• cafeterias in hospitals, nursing homes or similar facilities

  • businesses that supply products needed for people to work from home

  • businesses that supply other essential businesses with the support or supplies necessary to operate

  • businesses that ship or deliver groceries, food, goods or services directly to residences

  • home-based care for seniors, adults or children

  • residential facilities and shelters for seniors, adults and children

  • professional services such as legal or accounting services

  • veterinary care facilities

  • animal shelters or animal care or management and crematories

  • bike shops

  • childcare facilities

  • janitorial services

  • funeral homes, crematories and cemeteries, provided that funeral services shall be ordered to ensure safe social distancing

  • utility, water, sewer, gas, electrical, oil refining, roads and highways, railroads, public transportation, taxi, rideshare programs, solid waste collection and removal, internet and telecommunications systems


Essential activities as listed in the ordinance include:


  • tasks essential to an individual or family member's health and safety, including pets

  • tasks obtaining necessary services and supplies for themselves, their family or household and to deliver those services or supplies to others

  • outdoor activities provided safe social distancing guidelines are met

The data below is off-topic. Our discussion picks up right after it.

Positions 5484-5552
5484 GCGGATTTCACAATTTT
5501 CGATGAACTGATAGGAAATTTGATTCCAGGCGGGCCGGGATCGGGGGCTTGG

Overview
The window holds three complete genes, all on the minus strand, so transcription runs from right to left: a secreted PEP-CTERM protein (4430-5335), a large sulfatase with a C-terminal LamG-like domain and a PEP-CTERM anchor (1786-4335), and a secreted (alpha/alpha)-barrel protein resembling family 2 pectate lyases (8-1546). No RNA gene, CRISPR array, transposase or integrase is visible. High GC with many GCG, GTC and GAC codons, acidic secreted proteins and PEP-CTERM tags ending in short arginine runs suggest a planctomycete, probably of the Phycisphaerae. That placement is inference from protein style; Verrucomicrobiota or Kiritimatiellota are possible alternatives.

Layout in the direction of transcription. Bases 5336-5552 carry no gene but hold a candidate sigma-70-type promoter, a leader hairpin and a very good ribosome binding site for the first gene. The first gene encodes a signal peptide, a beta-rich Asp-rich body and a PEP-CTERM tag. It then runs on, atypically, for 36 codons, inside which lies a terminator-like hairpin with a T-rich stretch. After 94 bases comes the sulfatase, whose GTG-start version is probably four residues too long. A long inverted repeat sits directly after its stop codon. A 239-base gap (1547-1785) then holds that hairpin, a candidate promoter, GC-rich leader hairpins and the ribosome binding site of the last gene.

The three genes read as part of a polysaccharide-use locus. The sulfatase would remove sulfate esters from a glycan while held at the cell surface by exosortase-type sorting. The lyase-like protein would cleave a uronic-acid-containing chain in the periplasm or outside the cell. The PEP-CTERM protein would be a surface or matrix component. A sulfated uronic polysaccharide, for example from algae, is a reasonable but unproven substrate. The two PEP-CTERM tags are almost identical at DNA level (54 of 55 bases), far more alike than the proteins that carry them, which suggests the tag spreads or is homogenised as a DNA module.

• performing work for essential businesses or obtaining products or services from essential businesses

  • caring for a person who is medically fragile or a family member or pet in another household

  • engaging in essential governmental functions


The ordinance also authorizes the Alpharetta Department of Public Safety to enforce this order and allows law enforcement to assess penalties for those who do not comply with the order, but still following city and state laws. However, the ordinance states DPS and other departments of the city are authorized to support enforcement of the order through information delivery and education regarding COVID-19.

"I want to reassure you, that I know this sounds severe. But if you really look through this, we don't see a tremendous amount of difference in how this should affect most of your daily lives. You still have the opportunity to go out in your yard, drive around and go do things that you need to do," Gilvin said during the meeting. "We have no intention of putting up road blocks and questioning people about where they're going and things like that, but unfortunately, there have been a few citizens and businesses that really haven't put forth a very good effort in trying to help protect the public in this crisis."


The ordinance can last up to 30 days and will be automatically repealed after that time limit unless council members decide to reenact or extend it for another 30 days.

The full ordinance is below:
By Kara McIntyre
Kara started with Community Impact Newspaper as the summer intern for the south Houston office in June 2018 after graduating with a bachelor's degree in mass communication from Midwestern State University in Wichita Falls, Texas. She became the reporter for north Houston's Tomball/Magnolia edition in September 2018, moving to Alpharetta in January 2020 after a promotion to be the editor of the Alpharetta/Milton edition, which is Community Impact's first market in Georgia.